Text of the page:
The human species has always yearned for new frontiers. In the words of Herman Melville’s Moby Dick, “As for me, I am tormented with an everlasting itch for all things remote. I love to sail forbidden seas, and land on barbarous coasts.” The Red Planet Mars has always been one of our prime targets for space colonization and expansion, and now that dream grows ever closer to reality.
Liquid water has been discovered on Mars. At first it seems impossible. The surface temperature is far too low. However, recent developments have revealed the existence of chemicals that not only allow liquid water to flow, but also prevents it from evaporating and dissipating into space due to the planet’s nearly nonexistent atmosphere.
How did we make such an exciting discovery? In 2011, University of Arizona undergraduate student Lujendra Ojha remarked on strange streaks on Mars’ surface according to photos taken by NASA’s Mars Reconnaissance Orbiter. Today, he is a Georgia Tech graduate student and has continued his research into the subject.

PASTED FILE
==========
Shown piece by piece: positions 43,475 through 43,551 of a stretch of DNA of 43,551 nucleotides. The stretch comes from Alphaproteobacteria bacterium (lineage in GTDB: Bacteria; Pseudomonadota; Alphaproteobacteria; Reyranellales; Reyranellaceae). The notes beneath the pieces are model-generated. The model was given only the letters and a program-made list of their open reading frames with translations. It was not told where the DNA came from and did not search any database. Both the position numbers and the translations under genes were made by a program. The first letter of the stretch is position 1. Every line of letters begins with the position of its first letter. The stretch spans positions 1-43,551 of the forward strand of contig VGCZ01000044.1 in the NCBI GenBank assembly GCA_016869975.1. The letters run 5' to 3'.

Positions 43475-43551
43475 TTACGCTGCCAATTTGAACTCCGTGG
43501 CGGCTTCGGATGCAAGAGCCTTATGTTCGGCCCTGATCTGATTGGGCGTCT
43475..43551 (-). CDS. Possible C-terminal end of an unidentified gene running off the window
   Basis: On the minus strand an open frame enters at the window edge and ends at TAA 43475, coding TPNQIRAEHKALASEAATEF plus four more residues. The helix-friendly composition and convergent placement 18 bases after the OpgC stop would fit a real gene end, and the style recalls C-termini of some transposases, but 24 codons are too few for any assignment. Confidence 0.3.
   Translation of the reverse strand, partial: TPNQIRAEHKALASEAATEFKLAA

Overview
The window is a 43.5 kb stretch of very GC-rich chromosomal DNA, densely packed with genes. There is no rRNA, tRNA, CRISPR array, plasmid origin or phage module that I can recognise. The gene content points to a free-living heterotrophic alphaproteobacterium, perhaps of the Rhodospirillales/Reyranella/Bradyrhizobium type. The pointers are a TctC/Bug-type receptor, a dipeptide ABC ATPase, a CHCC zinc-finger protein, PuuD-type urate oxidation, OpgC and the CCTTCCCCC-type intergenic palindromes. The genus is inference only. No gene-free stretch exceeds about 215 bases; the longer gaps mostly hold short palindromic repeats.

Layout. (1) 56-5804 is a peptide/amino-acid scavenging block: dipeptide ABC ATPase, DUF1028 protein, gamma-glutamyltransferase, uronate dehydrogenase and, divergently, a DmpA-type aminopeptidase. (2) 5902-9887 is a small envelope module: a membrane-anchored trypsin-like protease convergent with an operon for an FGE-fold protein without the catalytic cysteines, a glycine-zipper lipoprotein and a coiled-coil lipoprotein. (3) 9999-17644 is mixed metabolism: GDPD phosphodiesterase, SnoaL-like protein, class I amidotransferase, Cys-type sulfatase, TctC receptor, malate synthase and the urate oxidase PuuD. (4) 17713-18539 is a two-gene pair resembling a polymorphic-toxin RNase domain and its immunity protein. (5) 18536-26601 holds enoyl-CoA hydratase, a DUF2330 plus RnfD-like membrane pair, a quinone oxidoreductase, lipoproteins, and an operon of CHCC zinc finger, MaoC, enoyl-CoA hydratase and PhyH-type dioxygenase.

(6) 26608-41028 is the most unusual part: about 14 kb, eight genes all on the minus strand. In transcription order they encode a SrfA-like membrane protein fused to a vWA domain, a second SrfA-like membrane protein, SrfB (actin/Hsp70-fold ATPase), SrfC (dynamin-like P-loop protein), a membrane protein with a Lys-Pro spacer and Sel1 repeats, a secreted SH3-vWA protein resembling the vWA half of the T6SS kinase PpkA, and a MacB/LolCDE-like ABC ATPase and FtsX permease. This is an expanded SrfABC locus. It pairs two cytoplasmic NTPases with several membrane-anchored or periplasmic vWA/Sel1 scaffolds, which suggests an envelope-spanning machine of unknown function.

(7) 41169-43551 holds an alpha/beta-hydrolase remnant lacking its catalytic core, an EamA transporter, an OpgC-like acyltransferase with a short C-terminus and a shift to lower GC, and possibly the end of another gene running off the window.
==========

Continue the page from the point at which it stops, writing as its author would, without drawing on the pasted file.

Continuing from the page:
Water has been known to exist on Mars, albeit in different forms and in different times. Scientists have revealed frozen ice caps at the north and south poles, and there is evidence that the planet hosted liquid water in much greater quantities long ago. The discovery of remnant methane in particular has brought scientists to the conclusion that life existed there once. However, the planet has since suffered some sort of calamity, losing geothermal heat and atmospheric density to the perils of space, and with them went the water.
Now, with the discovery of liquid water still possible on the Red Planet, the next step is to ascertain where it comes from. According to NASA’s Mars Exploration Program’s lead scientist Michael Myers, that is exactly what they will be doing. Whether it is drawn from the soil and collected or directly from some subterranean aquifer is unknown as of yet. Hopefully this monumental breakthrough will serve to launch us further down the path of space travel and the exploration of new worlds.